Coal power is on its way out. Retirements are on the rise even as Kentucky continues to generate the majority of its power from ancient, carbonized plant matter.
But some Kentucky lawmakers are determined to protect the legacy industry, even if doing so goes against what power companies say is realistic.
Republican Sen. Robby Mills of Henderson is concerned retirements are happening faster than the power plants can be replaced. On the Senate floor last week, he cited a recent report from one of the nation’s largest grid operators that says the current pace of new power generation is insufficient to keep up with retirements and demand growth.
“This is unbelievable,” Mills said. “This is what Senate Bill 4 is, it is action to help improve the reliability and to keep, and to help [stave] off, what is the coming capacity shortage.”
Mills ignored the fact that utilities say prolonging the life of coal power not only hurts the environment, but will make the cost of energy less affordable.
Under Mills’ proposal Senate Bill 4, in order to retire a coal generating unit, utilities would have to prove that they can replace it without affecting grid reliability, dispatchability, or increasing electricity rates. The legislation passed 25-8 last Thursday, with four Republicans joining four Democrats to oppose the bill. It now moves to the House.
Putting aside for a moment the climate risks, representatives from Louisville Gas and Electric and Duke Energy told lawmakers during a committee meeting that the bill would actually raise costs on customers by forcing utilities to operate coal plants well past their useful lives.
Continuing to operate coal plants past their useful lives is a bit like fixing up an old car – at some point the returns diminish. The average age of today’s remaining coal fired power plants is around 45 years old, according to the U.S. Energy Information Administration.
Democratic Sen. David Yates of Louisville was among those who voted against the bill, saying it would bind the hands of utilities and regulators.
“I think when we overregulate and we tie those hands, we have additional costs,” Yates said.
The decline of coal in eastern Kentucky
Fellow Democratic Sen. Robin Webb of Grayson voted in favor of the legislation. She said she’s been a coal miner and has put solar panels on a home, but she’s concerned about the future of grid reliability.
“I’ve always said that coal is a multigenerational fuel that will carry us in, or should carry us in whatever direction we go in diversification,” Webb said.
Webb joined Republicans from eastern Kentucky who are concerned about the economic impacts the transition away from coal has had on a region that once relied on it for its prosperity. Coal production has declined from a high of around 28 million tons to just about 3 million tons as of last year, according to the Energy and Environment Cabinet.
Eastern Kentuckians already pay the most for electricity in the state, according to a state analysis last year.
That’s because Kentucky Power has lost more than 10,000 customers as people leave the region, including heavy electricity users in the coal mining and steel industries. As industry shuttered and people moved away, fewer ratepayers remained to help cover the utility’s fixed-costs.
Sen. Phillip Wheeler of Pikeville was one of the Republicans on the Senate floor last week who blamed the decline of coal on federal regulations beginning in the Obama administration.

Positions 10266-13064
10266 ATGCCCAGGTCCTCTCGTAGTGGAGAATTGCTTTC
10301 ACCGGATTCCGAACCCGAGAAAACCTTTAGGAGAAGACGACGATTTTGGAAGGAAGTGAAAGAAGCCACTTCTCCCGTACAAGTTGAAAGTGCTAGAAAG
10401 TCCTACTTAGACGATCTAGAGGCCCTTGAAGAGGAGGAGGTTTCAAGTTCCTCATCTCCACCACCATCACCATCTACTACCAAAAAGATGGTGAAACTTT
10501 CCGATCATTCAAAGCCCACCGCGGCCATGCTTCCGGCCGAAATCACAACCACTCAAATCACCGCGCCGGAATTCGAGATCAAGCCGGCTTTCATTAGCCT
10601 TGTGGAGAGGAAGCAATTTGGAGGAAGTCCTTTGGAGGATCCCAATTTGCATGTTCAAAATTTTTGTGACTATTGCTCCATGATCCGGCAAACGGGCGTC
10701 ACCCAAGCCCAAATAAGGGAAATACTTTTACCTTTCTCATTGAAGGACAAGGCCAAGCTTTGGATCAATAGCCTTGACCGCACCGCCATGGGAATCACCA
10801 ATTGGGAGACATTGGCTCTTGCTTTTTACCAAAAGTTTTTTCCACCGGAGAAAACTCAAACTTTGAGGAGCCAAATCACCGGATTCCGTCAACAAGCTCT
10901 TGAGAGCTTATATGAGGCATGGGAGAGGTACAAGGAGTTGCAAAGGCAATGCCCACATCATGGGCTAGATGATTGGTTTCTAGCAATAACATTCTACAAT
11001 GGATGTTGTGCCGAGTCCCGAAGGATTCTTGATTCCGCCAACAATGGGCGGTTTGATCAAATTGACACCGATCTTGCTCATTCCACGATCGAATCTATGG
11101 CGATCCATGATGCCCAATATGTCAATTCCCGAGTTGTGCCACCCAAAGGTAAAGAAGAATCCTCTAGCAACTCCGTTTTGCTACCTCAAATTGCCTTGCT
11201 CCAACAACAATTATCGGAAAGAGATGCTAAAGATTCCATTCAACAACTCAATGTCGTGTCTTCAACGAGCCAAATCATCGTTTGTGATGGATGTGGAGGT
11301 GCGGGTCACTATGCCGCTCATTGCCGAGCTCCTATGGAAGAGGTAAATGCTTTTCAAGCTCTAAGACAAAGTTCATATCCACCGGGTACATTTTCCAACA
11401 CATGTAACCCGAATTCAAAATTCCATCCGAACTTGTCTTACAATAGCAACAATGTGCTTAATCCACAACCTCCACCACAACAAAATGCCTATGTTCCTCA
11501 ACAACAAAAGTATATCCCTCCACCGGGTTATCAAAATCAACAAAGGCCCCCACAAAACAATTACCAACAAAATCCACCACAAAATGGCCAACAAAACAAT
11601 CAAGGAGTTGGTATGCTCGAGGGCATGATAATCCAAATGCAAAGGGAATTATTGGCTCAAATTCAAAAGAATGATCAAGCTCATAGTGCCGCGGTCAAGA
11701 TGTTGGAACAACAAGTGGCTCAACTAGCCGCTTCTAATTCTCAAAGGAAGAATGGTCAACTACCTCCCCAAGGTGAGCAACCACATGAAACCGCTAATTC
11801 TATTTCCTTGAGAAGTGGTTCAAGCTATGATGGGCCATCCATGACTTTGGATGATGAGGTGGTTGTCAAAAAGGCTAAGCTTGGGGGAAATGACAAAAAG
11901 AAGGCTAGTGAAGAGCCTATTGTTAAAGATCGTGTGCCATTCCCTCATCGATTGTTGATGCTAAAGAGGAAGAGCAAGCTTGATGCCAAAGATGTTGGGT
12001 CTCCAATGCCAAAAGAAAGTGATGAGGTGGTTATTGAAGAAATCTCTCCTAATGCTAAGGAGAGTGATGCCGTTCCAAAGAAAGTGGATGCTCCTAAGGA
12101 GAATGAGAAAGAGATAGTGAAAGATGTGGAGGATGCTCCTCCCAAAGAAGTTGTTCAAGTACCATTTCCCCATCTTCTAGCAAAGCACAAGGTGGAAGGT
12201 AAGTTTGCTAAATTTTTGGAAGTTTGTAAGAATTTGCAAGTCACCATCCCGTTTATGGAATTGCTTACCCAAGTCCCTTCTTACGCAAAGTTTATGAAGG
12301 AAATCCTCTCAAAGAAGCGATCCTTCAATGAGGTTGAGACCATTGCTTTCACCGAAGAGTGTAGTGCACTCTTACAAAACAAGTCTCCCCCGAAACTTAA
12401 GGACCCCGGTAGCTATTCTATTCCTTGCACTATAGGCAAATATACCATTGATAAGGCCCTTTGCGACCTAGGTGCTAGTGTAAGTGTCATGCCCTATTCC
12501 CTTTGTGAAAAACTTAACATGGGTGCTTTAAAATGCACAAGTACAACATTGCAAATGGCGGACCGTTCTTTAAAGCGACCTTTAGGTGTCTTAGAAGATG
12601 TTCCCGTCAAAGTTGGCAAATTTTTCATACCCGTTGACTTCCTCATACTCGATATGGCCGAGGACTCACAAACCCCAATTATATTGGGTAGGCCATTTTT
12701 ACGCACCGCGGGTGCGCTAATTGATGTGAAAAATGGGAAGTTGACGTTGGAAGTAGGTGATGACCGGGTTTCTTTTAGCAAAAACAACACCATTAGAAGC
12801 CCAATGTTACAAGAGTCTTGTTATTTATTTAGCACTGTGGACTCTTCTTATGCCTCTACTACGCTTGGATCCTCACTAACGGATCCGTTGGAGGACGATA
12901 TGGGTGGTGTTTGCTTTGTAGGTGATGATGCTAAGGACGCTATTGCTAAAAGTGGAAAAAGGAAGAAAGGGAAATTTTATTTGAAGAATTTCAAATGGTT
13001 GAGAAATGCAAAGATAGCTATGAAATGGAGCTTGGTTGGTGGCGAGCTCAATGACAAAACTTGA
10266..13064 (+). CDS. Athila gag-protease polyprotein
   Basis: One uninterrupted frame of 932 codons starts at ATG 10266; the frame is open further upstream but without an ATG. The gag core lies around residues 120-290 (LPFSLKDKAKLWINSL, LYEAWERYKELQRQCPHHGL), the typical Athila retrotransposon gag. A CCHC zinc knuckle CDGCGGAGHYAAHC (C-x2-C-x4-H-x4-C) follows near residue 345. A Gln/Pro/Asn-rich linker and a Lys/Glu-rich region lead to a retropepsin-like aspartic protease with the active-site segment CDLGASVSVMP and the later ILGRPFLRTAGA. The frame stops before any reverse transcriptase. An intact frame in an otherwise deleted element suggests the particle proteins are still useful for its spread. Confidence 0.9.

“My region, my home, has lived through the devastation wrought by Washington on rural America through their insatiable efforts to go green,” Wheeler said. “As they fly around in their corporate jets, these limousine liberals, lecturing to the rest of us how we need to get clean.”
The role of policy in coal retirements
Older, less efficient coal plants are increasingly losing to market competition from natural gas and renewables. But regulations also factor into the retirement of coal-fired power plants, according to the PJM report Mills cited. It found policy will have the single largest impact on future coal retirements.
These policies include federal and state rules that reduce coal ash pollution in water, air and soils. These rules are designed to limit disease and premature death, and environmental harm caused by coal pollution – and that pollution is extensive. The ash leftover from burning coal is polluting groundwater across the state, causing mercury to bioaccumulate in fish and causing premature deaths.
And that’s not including the environmental degradation caused by the mining of coal, or that many of these policies have the co-benefit of reducing the emissions of heat-trapping gases in the atmosphere.
Mills, the sponsor of SB 4, dismissed the role that climate change plays in debate on the Senate floor.
“Utilities are under increasing pressure from the Biden administration and from investors to phase out fossil fuel resources, especially coal, for the sake of mitigating climate change,” he said.
In spite of these policies, carbon emissions reached a new high in 2022, according to the International Energy Agency. Climate scientists warn the planet must halve carbon emissions by 2030 and reach net-zero by 2050 to avoid the worst impacts of warming.
Outside of that one comment from Mills, lawmakers failed to recognize the challenges that climate change has brought to Kentucky and that will only grow if the world does not act.
Republican Sen. Stephen West of Paris voted for the bill, but didn’t believe that legislation would do anything to decrease cost to Kentuckians.
“Our constituents are going to see higher electricity costs going forward, and if you live in eastern Kentucky, those costs are going to be very, very significant,” West said. “The war on coal is basically over, and they won.”
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